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Panama canal bridges the gap for the Americas

by Breonnah Colón - Editor- in- Chief
Fri, Nov 30th 2018 02:00 pm
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With the holiday season comes a strong sense of family, generosity and community. People seem just a little more pleasant with one another, willing to give a bit more than they typically would, all for the sake of wishing someone else a happy holiday. Be it due to Christmas, Kwanzaa, Hanukkah or sheer joy at sale prices and festive airs, Americans and others across the world become warmer to others and tend to be more positive and thankful.

With this same sense of appreciation and respect, we must pay homage to a country which has gifted the United States in a way not many other nations have. Panama has worked in collaboration with the U.S. on several different negotiations. However, perhaps the most impactful, not just for the two nations but the world as a whole, is the Panama canal. 

Serving as a sort of land bridge connecting North and South America, Panama is bordered by Costa Rica along one coast and Colombia on the other. The area was one of great interest as a Spanish colony because it not only played a major role in conquering the Inca empire, but was also used as a point of transfer for shipping gold and silver to Spain in the 19th century, according to britannica.com

As the fight for liberation spread across Latin America, Panama along with Venezuela, Ecuador and Colombia became known as the Republic of Gran Colombia. Several years later in 1830, the established republic dissolved and each nation took its own path to progress, save for Panama which remained part of Colombia for several more decades until 1903 when the U.S. helped the nation secede. With this newfound independence and established relationship with the U.S. another monumental moment was cemented into the history of these two nations: the Hay-Bunau-Varilla Treaty, which granted the U.S. rights to area where the canal would eventually be built, as explained by history.state.gov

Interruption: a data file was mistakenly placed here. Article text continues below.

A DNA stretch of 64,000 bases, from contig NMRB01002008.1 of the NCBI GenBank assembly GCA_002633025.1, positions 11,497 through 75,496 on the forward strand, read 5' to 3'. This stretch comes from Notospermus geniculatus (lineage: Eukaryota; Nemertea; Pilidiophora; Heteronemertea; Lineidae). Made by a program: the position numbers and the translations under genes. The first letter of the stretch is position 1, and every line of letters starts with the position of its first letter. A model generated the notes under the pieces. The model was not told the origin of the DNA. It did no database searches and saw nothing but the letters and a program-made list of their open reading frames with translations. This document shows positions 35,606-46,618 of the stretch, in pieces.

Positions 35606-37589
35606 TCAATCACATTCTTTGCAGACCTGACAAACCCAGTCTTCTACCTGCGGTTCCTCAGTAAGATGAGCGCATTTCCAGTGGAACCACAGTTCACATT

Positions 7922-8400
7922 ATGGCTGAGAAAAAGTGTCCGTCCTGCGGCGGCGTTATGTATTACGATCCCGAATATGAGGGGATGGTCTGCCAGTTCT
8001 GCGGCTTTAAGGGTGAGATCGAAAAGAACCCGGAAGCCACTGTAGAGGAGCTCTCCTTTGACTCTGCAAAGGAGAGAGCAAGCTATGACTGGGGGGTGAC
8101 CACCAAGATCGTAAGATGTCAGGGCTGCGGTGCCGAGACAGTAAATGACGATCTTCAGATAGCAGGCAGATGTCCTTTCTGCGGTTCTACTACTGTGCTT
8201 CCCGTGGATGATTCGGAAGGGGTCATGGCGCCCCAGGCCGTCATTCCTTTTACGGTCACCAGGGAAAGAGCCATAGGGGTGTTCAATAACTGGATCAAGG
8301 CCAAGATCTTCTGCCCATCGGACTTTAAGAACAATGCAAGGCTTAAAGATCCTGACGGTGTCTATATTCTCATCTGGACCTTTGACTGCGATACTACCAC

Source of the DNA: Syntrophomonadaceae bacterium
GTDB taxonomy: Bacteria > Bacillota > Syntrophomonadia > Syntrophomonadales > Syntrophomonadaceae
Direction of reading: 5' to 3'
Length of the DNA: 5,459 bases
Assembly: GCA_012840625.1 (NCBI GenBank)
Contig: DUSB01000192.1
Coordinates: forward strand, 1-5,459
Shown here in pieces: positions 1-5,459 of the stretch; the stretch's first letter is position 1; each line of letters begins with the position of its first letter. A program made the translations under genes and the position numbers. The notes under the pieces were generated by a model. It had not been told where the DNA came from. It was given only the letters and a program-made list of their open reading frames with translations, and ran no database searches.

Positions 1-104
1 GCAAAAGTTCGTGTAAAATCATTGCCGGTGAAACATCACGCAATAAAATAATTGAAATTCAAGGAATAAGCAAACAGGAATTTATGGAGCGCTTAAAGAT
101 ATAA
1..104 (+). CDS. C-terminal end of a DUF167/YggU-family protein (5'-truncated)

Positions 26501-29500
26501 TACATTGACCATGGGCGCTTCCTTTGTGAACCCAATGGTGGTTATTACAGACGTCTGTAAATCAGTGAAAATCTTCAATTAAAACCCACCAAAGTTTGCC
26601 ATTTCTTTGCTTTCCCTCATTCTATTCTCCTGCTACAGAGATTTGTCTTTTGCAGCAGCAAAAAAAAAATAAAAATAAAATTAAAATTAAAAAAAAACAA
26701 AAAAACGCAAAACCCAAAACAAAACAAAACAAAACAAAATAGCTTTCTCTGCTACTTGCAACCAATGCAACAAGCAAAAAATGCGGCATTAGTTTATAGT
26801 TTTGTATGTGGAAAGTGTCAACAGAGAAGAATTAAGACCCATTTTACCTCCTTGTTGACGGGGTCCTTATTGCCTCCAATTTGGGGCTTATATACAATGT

As airplanes and highways have allowed for trade to be done relatively quickly, it may be difficult to understand why the Panama canal was so important to U.S. interests. The canal serves as a way to connect the Atlantic and Pacific oceans, allowing trade between the two to be done much faster and more efficiently than it had ever been done up until that point. 

This was done not only for financial reasons, but also as a way for the U.S. to maintain its position as one of the most influential superpowers in the world. According to pbs.org, maintaining control over both oceans as the canal allowed, offered the U.S. the sort of stronghold no other nation in the world had, a critical strategy which played a large role in political relations and war at the time.

Construction lasted 10 years, from 1904 until 1914 with the help of the U.S. Army Corps of Engineers, according to cia.gov. In addition to its exceptional engineering, one unique fact regarding the canal’s construction is most of the labor force that actually worked on the project regarding U.S. construction came from the West Indies, which includes countries like Barbados, Guadalupe and Martinique, among others. This mixup of cultures allowed for a huge diversity in Panama, where the official language is Spanish but languages like Creole as well as other indigenous languages and even Arabic, are widely used. 

As time passed, the U.S. eventually allowed Panama control over its canal, where it has been working to update, reconstruct and expand the structure until as recently as 2016. Between its exceptional biodiversity as well as its copious cultural diversity, Panama has proven it has much to offer the world. With the holiday season bringing the air of gratitude and hospitality, we cannot forget the impactful benefits we’ve been granted thanks to those living and working just a plane flight away in the other America.


stylus@brockport.edu | @b_co___ 

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